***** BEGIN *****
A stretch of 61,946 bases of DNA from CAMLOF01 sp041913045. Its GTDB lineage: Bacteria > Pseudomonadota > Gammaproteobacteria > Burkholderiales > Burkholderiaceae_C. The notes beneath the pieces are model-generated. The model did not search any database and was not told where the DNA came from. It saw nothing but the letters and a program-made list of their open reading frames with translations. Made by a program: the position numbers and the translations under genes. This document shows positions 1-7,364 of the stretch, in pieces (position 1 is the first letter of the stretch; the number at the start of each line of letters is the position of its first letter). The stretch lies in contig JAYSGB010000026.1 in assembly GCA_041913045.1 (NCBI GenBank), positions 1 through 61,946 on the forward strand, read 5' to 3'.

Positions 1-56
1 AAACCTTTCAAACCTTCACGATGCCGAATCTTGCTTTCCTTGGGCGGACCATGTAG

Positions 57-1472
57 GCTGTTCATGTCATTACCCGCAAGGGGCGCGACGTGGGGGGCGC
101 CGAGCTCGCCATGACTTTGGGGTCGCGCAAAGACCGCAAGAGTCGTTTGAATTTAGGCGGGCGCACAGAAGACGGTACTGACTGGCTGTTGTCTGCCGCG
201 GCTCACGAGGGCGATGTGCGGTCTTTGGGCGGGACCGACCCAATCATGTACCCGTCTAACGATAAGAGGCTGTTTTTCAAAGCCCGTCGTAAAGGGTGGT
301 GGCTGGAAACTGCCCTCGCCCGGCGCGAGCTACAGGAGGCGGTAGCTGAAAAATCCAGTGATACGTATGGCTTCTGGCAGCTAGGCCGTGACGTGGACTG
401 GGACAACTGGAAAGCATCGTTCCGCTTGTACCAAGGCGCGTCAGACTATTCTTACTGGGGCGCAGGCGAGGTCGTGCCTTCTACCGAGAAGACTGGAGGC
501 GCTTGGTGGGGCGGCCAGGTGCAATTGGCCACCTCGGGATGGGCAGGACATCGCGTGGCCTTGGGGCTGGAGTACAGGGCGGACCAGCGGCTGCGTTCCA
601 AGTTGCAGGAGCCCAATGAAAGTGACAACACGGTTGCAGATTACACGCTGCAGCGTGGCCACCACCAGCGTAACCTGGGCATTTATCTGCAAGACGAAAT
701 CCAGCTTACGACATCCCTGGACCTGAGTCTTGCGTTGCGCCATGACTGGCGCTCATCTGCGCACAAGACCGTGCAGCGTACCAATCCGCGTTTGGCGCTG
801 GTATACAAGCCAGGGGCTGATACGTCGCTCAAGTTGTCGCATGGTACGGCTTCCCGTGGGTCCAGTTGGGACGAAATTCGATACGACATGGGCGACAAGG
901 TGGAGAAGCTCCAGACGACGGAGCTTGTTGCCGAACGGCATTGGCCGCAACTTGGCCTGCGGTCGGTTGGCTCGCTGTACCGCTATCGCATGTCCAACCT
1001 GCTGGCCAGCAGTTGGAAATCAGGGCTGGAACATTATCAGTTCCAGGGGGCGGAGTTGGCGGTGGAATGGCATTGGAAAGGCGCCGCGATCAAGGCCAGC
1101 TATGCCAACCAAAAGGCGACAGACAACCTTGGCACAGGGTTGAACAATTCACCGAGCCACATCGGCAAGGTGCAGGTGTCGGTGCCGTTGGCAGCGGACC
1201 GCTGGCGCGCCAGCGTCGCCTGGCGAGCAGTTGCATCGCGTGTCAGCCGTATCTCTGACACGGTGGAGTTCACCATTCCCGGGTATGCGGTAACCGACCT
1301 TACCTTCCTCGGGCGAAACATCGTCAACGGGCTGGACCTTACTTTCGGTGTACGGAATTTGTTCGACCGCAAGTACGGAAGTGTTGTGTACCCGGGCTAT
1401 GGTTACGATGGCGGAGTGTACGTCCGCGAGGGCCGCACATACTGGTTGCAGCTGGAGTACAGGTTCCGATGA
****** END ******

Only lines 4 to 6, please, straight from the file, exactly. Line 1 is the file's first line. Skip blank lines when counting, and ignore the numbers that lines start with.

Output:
Positions 57-1472
57 GCTGTTCATGTCATTACCCGCAAGGGGCGCGACGTGGGGGGCGC
101 CGAGCTCGCCATGACTTTGGGGTCGCGCAAAGACCGCAAGAGTCGTTTGAATTTAGGCGGGCGCACAGAAGACGGTACTGACTGGCTGTTGTCTGCCGCG